• Eddie Arthur says that, “Some think that only ‘some people GO’ – the rest of us can stay behind and pray and give. But, this just isn’t what the Bible story is getting at. God is on a mission and we are called to be followers of this missional God. Mission isn’t something we are to do, it is what we are. To ask whether All Christians are called to be missionaries is a bit like asking whether all dogs should have four legs.
  • Ernest Goodman says that, “The new paradigm is simple: all Christians are missionaries. They must be, because none of us are at “home.” Even if your ministry is to a group of people that you grew up with- a group that looks, talks, and acts just like you- you must recognize that your transformation in Christ necessarily makes you an outsider- a foreigner- to even your own culture. You can’t afford to assume that you are ministering in your own context. You don’t have a context in the world anymore.”

I have heard variations on this theme, namely that “Simply living in the spirit of Jesus Christ is a powerful witness to those around us and marks us out as a missionaries in the modern world,” but in my view, it lacks intentionality and the seemingly imperative sent-ness.

All of those examples, and many more, would seem to confirm that yes, indeed, all Christians should be considered missionaries.

Whose Job is missions anyway? 

Now let’s look at some opposing views.

  • Charles Ryrie has pointed out that we must distinguish between a general practice in the church and a special gift which God gives to some in that area.
  • Herbert Kane has suggested that although it is not possible to give a flawless, scientific definition of a missionary, the following one should suffice: In the traditional sense the term missionary has been reserved for those who have been called by God to a full-time ministry of the Word and prayer (Acts 6:4), and who have crossed geographical and/or cultural boundaries (Acts 22:21) to preach the gospel in those areas of the world where Jesus Christ is largely, if not entirely unknown (Rom. 15:20). Not everyone, I think, fits THAT description of a missionary.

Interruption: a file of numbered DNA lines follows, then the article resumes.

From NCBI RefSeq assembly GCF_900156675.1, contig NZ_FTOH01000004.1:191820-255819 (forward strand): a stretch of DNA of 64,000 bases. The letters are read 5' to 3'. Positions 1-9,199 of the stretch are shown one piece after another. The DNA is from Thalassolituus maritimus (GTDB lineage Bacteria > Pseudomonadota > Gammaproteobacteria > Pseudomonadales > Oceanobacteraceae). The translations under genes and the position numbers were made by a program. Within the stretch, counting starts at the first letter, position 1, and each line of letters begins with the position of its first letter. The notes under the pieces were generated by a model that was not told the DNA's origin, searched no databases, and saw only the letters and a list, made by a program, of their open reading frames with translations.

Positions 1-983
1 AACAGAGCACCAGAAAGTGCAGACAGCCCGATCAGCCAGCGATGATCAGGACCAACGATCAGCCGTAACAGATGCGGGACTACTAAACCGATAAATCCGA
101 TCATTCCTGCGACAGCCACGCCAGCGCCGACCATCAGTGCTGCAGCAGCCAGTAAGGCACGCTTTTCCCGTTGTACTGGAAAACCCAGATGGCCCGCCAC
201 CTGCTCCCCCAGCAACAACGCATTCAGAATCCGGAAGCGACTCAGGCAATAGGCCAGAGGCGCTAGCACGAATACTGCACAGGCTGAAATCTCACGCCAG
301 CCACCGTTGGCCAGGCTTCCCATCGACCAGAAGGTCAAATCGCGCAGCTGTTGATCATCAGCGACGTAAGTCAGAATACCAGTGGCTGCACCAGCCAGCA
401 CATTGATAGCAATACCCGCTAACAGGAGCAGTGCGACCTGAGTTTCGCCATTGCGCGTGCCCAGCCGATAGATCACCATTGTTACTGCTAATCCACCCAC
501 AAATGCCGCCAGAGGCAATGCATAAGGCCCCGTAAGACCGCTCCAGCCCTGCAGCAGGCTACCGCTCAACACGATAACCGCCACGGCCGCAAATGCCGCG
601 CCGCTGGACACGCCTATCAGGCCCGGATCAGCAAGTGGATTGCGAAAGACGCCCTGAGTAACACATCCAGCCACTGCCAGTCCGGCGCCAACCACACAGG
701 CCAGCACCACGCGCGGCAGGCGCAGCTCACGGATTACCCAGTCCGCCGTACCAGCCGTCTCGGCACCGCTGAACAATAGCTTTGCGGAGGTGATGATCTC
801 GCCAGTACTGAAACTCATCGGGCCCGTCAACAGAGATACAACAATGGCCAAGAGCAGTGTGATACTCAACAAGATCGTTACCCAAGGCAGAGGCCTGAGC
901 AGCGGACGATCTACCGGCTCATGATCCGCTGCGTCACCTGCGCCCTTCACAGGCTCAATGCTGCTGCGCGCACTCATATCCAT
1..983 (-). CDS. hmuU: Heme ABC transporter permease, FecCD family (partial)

• Guy Muse, a fellow laborer and missionary here in Ecuador says that; “One of the common misconceptions about missions is that all believers are missionaries. It continues to be stated so often that few question the validity of this oft quoted misconception making the rounds from our pulpits and missions conferences. I truly wish it were true, but frequent repetition does not make it so. I believe we need to correct the language we are using and stop calling all believers missionaries.
  • Gordon Olson says it well when he states: “If every Christian is already considered a missionary, then all can stay put where they are, and nobody needs to get up and go anywhere to preach the gospel. But if our only concern is to witness where we are, how will people in unevangelized areas ever hear the gospel?”

Guy also says that; “The Great Commission is taking the Gospel to our Jerusalem. This is where we live. It is where most of our time, efforts and ministry are centered. But Holy Spirit empowered believers are likewise charged to be His witnesses to their Judea, Samaria, and, yes: the ends of the earth–the nations. When we begin to move beyond our Jerusalem and seek to engage our Judea, Samaria, and the nations–then, we become misionaries–the sent ones that we are meant to be.” (You can read his blog post in full here.